V th(SF)>V th(RES)  (27)

should hold.

It is possible to use various methods for changing threshold voltages described in the second embodiment and a method described in the ninth embodiment with reference to FIG. 17 to satisfy the equation (17). Especially, in the method described in the ninth embodiment with reference to FIG. 17, since the impurity concentration in the channel region of the reset switch 902 is lower than that of the MOS transistor 903, the threshold Vth(SF) of the MOS transistor 903 is higher than the threshold Vth(RES) of the reset switch 902, which satisfies the condition (27). Accordingly, input dynamic range is widened as well as the manufacturing variation of transistors is reduced.

Eleventh Embodiment

Next, the eleventh embodiment of the present invention is explained with reference to FIG. 19. FIG. 19 is a plan view of a single pixel of the photoelectric conversion device shown in FIG. 3. The photoelectric conversion device shown in FIG. 19 includes a photodiode 901, a transfer switch 911 for transferring photo-charge generated by the photodiode 901, a MOS transistor 903 having a floating diffusion unit, a reset switch 902 for resetting the floating diffusion unit, a row selection switch 904 connected to the drain of the MOS transistor 903. Further, a power supply line VDD and a vertical output line 906 are provided.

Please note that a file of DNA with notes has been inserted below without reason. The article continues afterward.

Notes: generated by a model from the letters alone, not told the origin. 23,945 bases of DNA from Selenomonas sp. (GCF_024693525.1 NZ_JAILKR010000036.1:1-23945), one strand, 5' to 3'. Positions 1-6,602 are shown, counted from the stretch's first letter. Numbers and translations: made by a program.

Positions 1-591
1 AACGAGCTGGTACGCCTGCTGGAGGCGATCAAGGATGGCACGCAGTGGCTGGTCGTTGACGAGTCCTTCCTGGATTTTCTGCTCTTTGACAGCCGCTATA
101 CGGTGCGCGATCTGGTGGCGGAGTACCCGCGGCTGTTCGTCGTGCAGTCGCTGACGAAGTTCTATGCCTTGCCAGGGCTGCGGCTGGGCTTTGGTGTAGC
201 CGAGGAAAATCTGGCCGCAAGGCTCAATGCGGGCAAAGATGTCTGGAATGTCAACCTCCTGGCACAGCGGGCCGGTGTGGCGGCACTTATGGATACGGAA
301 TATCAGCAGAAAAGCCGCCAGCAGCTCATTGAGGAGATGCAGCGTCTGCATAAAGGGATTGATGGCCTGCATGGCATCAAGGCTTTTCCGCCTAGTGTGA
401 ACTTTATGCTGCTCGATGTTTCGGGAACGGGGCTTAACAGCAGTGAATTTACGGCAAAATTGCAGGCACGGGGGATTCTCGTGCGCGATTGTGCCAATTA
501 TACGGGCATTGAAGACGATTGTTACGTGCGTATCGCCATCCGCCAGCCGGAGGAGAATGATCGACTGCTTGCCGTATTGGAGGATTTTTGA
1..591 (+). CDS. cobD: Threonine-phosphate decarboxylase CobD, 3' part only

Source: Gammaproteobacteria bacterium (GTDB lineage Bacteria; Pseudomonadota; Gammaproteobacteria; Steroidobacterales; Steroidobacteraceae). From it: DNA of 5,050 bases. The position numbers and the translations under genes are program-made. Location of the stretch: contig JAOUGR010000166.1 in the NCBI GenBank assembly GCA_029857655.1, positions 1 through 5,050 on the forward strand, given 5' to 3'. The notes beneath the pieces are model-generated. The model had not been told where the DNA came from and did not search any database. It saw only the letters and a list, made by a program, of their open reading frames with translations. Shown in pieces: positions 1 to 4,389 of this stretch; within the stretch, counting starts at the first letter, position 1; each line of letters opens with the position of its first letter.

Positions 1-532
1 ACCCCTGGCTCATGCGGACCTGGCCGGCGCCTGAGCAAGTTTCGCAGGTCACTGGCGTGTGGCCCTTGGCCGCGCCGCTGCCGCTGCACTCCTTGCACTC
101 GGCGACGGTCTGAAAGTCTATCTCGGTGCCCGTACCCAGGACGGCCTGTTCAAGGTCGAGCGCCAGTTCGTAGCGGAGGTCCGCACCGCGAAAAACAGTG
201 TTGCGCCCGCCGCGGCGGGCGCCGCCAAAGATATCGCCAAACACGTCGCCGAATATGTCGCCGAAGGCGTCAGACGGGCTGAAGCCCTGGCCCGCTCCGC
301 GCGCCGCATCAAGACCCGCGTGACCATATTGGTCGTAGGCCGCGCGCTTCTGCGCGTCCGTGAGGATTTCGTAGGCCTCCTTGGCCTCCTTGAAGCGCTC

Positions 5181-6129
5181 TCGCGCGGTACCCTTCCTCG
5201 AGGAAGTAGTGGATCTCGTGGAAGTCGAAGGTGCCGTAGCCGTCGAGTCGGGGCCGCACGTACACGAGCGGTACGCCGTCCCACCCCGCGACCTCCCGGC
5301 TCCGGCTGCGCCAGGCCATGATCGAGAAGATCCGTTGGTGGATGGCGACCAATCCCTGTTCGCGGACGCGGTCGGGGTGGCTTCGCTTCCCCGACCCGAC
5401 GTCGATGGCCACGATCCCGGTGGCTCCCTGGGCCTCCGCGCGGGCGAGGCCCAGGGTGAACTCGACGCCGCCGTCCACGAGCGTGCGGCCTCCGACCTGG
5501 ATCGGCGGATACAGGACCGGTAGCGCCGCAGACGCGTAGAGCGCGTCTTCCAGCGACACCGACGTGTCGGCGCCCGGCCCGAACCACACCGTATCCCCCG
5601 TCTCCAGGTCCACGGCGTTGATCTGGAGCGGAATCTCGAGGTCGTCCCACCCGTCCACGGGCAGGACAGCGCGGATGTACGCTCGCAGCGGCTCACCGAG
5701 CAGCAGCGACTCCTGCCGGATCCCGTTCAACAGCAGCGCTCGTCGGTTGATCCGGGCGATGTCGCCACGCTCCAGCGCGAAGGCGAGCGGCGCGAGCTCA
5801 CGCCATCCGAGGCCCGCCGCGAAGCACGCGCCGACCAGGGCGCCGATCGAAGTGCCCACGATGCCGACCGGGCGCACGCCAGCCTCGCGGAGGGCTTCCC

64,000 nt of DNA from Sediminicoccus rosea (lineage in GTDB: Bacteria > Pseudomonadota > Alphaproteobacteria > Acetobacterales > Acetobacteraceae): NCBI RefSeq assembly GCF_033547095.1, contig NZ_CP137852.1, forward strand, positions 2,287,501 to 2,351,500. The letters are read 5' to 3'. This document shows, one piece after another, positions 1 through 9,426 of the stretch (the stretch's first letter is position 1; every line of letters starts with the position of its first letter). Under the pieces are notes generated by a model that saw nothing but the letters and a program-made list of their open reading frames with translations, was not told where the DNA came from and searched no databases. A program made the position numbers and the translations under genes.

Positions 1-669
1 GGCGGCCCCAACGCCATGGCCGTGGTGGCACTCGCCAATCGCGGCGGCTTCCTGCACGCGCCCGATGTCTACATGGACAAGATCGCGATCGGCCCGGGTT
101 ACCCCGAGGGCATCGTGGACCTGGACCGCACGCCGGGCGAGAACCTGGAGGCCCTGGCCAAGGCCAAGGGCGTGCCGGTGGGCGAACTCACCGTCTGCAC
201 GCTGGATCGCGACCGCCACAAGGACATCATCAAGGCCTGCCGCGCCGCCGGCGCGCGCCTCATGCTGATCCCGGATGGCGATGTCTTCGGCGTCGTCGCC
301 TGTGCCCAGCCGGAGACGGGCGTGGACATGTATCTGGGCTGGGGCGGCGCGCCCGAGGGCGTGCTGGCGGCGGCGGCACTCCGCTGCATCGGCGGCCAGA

To manufacture this configuration, in the first doping to channel region, performed on channel areas of all the MOS transistors, and before performing the second doping, the transfer switch 911 and the reset switch 902 are covered with photoregist as shown by a dotted line labeled with “photoregist in CD2 (second channel doping)”, then ion implantation is performed.

Further, by designing the gate lengths of the transfer switch 911 and the reset switch 902 to be short and designing the gate lengths of the MOS transistor 903 and the row selection switch 904 to be long, and/or by designing the channel length of the row selection switch 904 to be longer than the channel lengths of the reset switch 902 and the MOS transistor 903, it is possible to increase the linear operation range of the photoelectric conversion device.